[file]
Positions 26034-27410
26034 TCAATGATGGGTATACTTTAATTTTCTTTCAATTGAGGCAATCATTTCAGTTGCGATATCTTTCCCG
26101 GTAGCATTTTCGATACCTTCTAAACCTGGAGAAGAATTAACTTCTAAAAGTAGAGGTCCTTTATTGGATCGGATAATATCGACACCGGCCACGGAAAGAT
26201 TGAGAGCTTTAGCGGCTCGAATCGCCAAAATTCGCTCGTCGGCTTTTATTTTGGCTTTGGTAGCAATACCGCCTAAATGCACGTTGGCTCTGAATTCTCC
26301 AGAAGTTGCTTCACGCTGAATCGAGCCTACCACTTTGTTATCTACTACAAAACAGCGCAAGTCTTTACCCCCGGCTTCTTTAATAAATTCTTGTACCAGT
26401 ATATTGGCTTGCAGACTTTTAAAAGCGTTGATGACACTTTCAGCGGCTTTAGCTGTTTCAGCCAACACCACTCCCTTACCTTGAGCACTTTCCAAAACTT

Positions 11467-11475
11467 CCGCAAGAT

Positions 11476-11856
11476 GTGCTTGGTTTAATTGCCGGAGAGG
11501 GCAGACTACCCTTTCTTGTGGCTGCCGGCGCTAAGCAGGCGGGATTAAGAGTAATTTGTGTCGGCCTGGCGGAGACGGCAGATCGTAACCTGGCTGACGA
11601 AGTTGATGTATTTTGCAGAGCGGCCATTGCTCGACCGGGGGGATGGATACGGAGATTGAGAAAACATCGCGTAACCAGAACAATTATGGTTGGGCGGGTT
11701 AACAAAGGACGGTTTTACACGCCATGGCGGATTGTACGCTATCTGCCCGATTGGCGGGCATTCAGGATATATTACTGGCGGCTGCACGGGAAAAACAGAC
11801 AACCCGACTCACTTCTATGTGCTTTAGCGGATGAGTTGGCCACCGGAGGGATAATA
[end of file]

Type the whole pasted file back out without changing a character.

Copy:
Positions 26034-27410
26034 TCAATGATGGGTATACTTTAATTTTCTTTCAATTGAGGCAATCATTTCAGTTGCGATATCTTTCCCG
26101 GTAGCATTTTCGATACCTTCTAAACCTGGAGAAGAATTAACTTCTAAAAGTAGAGGTCCTTTATTGGATCGGATAATATCGACACCGGCCACGGAAAGAT
26201 TGAGAGCTTTAGCGGCTCGAATCGCCAAAATTCGCTCGTCGGCTTTTATTTTGGCTTTGGTAGCAATACCGCCTAAATGCACGTTGGCTCTGAATTCTCC
26301 AGAAGTTGCTTCACGCTGAATCGAGCCTACCACTTTGTTATCTACTACAAAACAGCGCAAGTCTTTACCCCCGGCTTCTTTAATAAATTCTTGTACCAGT
26401 ATATTGGCTTGCAGACTTTTAAAAGCGTTGATGACACTTTCAGCGGCTTTAGCTGTTTCAGCCAACACCACTCCCTTACCTTGAGCACTTTCCAAAACTT

Positions 11467-11475
11467 CCGCAAGAT

Positions 11476-11856
11476 GTGCTTGGTTTAATTGCCGGAGAGG
11501 GCAGACTACCCTTTCTTGTGGCTGCCGGCGCTAAGCAGGCGGGATTAAGAGTAATTTGTGTCGGCCTGGCGGAGACGGCAGATCGTAACCTGGCTGACGA
11601 AGTTGATGTATTTTGCAGAGCGGCCATTGCTCGACCGGGGGGATGGATACGGAGATTGAGAAAACATCGCGTAACCAGAACAATTATGGTTGGGCGGGTT
11701 AACAAAGGACGGTTTTACACGCCATGGCGGATTGTACGCTATCTGCCCGATTGGCGGGCATTCAGGATATATTACTGGCGGCTGCACGGGAAAAACAGAC
11801 AACCCGACTCACTTCTATGTGCTTTAGCGGATGAGTTGGCCACCGGAGGGATAATA